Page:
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The sacred and the profane: Indonesian churches and Lady Gaga

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Pichi Chuang/Reuters

(Read caption) Singer Lady Gaga waves upon her arrival for her concert tour at Taipei Songshan airport in Taipei on May 16.

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Lady Gaga, the pop-star known for envelope-pushing stunts that might even make a young Madonna blush, and the churches of Indonesia now have something in common.

They've both been targets of the Front Pembela Islam (Islam Defenders Front), a group of self-appointed morality cops who have been increasingly brazen in demanding their own chauvinistic approach to Islam be pursued in the Muslim world's biggest country.

Gaga had a concert scheduled for Jakarta's largest stadium this June 3. But in the past week the FPI has issued a series of escalating threats, with the group's leader Habib Rizieq threatening to send a mob to the airport to wait for her, and to break up the event by force if she made it to the venue.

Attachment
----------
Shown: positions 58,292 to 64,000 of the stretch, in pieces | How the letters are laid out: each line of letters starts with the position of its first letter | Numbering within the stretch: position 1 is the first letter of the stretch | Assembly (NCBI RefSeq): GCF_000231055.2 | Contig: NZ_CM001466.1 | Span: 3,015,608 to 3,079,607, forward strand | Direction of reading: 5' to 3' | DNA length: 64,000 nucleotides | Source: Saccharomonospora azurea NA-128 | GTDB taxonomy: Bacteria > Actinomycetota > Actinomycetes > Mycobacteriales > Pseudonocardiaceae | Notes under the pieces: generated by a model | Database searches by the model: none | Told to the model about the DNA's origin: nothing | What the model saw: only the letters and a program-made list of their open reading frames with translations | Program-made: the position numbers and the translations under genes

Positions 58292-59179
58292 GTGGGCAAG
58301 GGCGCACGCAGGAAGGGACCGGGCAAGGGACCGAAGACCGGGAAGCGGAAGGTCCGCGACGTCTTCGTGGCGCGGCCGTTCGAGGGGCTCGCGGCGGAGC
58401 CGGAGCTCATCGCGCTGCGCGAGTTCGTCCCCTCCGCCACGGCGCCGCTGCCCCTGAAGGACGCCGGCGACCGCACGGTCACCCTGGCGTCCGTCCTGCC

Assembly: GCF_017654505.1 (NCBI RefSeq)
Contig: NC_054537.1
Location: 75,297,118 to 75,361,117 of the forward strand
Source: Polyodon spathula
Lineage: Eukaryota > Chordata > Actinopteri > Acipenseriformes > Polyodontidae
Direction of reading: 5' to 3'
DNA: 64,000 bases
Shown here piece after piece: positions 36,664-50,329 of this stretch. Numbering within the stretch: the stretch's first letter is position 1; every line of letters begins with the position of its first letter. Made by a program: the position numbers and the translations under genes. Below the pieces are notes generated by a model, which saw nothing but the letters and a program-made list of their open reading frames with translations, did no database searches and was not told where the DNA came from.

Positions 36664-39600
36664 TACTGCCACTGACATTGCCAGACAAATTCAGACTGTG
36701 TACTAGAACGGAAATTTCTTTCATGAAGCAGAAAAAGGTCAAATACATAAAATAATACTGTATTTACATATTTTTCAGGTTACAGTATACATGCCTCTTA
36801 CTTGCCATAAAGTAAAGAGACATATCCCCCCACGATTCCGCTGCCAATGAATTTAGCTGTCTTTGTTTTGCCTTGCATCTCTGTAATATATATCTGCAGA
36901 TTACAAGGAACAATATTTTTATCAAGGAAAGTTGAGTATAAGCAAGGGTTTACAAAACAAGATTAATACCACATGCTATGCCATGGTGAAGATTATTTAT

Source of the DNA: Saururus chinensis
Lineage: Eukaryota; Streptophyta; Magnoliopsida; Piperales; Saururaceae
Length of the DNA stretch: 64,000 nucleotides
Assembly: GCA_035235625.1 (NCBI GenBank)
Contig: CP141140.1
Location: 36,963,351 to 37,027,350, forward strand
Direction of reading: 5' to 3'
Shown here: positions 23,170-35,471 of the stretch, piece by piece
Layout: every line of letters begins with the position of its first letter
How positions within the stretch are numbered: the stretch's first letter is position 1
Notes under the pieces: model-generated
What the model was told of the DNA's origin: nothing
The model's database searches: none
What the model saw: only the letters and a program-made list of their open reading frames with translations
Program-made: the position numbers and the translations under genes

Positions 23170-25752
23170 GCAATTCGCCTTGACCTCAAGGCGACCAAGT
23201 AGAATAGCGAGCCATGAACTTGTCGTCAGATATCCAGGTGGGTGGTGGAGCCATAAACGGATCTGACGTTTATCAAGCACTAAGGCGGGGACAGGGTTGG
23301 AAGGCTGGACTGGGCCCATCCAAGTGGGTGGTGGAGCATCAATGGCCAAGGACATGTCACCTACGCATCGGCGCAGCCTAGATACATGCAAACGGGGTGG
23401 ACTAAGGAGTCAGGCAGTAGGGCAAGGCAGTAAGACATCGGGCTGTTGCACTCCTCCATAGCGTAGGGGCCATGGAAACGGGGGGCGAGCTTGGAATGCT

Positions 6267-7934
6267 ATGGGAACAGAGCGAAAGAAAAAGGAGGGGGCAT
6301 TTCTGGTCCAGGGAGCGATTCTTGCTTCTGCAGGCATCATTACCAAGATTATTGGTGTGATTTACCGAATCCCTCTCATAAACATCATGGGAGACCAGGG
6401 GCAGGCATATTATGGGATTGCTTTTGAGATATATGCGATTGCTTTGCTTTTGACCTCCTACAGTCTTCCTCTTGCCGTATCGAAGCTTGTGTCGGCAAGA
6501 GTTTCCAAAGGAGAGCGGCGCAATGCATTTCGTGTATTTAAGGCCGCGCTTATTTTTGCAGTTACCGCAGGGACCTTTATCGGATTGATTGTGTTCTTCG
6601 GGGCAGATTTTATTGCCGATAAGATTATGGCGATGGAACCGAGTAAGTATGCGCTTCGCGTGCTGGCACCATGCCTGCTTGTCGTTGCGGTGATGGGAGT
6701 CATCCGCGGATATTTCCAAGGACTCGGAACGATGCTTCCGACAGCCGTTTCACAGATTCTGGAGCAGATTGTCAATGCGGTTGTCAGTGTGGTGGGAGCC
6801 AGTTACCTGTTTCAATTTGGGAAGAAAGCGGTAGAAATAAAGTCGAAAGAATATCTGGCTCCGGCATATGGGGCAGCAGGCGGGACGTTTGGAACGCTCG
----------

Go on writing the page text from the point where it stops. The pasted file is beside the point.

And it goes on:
The response? The Jakarta police caved, refusing to issue a permit for the concert citing security concerns.

That's just the most recent in a string of successes for FPI muscle-flexing, and the least serious. While there are free speech issues at play, a group of well-to-do Jakarta teenagers deprived of the chance of seeing their favorite singer is hardly a tragedy. But that's just the tip of the iceberg.

Earlier this month, the group dogged the speaking tour of Irshad Manji, a Muslim reformist and out lesbian. Her promotional effort for her new book "Allah, Liberty and Love: The Courage to Reconcile Faith and Freedom" was cut short.


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